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  Press Room:    Article 2  
FrontGate: America's Finest Homes
A Collection of Lifestyle Articles
Windermere, FL . — 12/05

While the Morris home's style is French provincial outside, it's more neo-classical inside.

Hand-carved kitchen cabinets and barstools were stained the color of coffee and finished with a caffe-latte wash.

Brazilian-walnut flooring and a handcarved French-limestone fireplace are flanked by cabinets custom-made in Italy.

We blew out the back of the house and put windows everywhere, even in the bedroom. We can lie in bed and enjoy the's very private."
Majestic oak trees, a lake afloat with swans, incredible views, a superb location overlooking a highly rated golf course: Hal and Megan Morris loved everything about this property — except the house itself. Though built in 1995, lack of proper maintenance had left it vulnerable to corrosion and decay. "Florida homes age more quickly because of the intense heat," Megan explains.

At first, the couple thought the home simply needed updating. Under scrutiny, however, it became obvious that more was needed, and their options narrowed to one: blow out the back of the house, take it down to the foundation, and start over using the original footprint. "Once you begin," says Megan, "you want the newest and the best."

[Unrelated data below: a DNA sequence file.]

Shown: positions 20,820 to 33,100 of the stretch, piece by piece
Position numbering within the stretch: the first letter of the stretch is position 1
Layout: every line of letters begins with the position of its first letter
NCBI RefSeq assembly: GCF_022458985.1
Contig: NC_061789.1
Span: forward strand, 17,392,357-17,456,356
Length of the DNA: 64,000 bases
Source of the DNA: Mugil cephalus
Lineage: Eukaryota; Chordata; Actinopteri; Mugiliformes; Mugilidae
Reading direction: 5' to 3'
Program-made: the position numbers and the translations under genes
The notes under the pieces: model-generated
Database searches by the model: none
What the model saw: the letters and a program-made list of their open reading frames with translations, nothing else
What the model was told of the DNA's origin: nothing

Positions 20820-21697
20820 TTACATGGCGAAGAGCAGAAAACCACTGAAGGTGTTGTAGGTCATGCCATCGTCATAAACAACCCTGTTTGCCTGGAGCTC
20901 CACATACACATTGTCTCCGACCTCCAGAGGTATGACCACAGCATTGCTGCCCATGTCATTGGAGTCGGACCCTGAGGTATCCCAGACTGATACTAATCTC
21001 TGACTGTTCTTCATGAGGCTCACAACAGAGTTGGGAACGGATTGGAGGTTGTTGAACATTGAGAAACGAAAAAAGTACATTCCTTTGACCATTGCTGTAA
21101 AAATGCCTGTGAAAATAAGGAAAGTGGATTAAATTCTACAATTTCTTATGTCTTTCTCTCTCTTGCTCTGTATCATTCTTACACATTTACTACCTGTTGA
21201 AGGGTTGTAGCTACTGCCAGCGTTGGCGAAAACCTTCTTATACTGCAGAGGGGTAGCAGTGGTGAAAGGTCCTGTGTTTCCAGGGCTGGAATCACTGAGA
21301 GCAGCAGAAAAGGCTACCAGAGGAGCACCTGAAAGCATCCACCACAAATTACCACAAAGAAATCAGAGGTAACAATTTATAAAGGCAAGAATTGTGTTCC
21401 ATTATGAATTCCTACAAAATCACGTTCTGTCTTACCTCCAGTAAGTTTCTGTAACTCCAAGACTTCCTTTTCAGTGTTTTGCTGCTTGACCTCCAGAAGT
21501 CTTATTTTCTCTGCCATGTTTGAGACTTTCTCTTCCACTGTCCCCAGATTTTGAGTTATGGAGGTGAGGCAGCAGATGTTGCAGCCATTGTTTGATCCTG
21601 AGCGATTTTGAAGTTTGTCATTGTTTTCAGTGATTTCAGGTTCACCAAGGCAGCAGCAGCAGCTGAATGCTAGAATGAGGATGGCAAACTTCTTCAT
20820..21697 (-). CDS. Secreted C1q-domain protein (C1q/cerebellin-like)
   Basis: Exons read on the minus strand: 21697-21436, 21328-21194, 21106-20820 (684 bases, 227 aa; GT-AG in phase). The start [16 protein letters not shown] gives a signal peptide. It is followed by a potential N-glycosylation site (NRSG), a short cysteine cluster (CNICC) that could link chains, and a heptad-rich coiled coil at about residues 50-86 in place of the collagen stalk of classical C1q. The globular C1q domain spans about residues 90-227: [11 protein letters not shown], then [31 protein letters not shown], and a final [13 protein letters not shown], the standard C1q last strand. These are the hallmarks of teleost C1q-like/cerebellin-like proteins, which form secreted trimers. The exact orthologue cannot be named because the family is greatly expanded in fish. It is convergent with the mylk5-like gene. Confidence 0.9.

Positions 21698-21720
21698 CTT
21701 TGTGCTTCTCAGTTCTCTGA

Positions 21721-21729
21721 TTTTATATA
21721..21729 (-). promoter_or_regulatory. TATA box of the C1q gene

With capitalizing on the views a high priority, they installed windows and glass-paned doors in every feasible location. Equally important was minimizing enclosed spaces, establishing an easy flow among the rooms, and making the outdoors readily accessible. The kitchen, bath, and master closet were completely rebuilt, a weight room added, and the balcony shaded by extending the roof.


"I wanted an old French Provincial look," says Megan, a designer by profession. "My husband is more contemporary — that's why some things are more streamlined. Keep in mind everything was made in Milan, and it's more contemporary there."

And how did everything come to be made in Milan? Before things got underway, Hal went to a friend of his, Luca Bonacina, and asked for his input. "Luca is an architect in Italy," Megan explains. "He loves details. Everything he does is just perfect. And his family has a furniture business there — they can make anything.

"At this point, we realized we were going overboard, so we decided we might as well not cut corners." That's when she and Hal began turning to Europe for the cabinetry, marble, much of the furniture, and many of the appointments.

Luca soon became an integral part of the project, traveling back and forth between Milan and Windermere to measure and remeasure. "He made all the furniture and did all the cabinets," says Megan.

"It's hard to find artists that will still handcarve things like that, the little finials and corbels and other elements. Even the marble countertops in the laundry room were his idea. Once you start, it's hard to stop."

Megan's one complaint about their former house was lack of storage. Here as elsewhere, Luca's expertise was invaluable.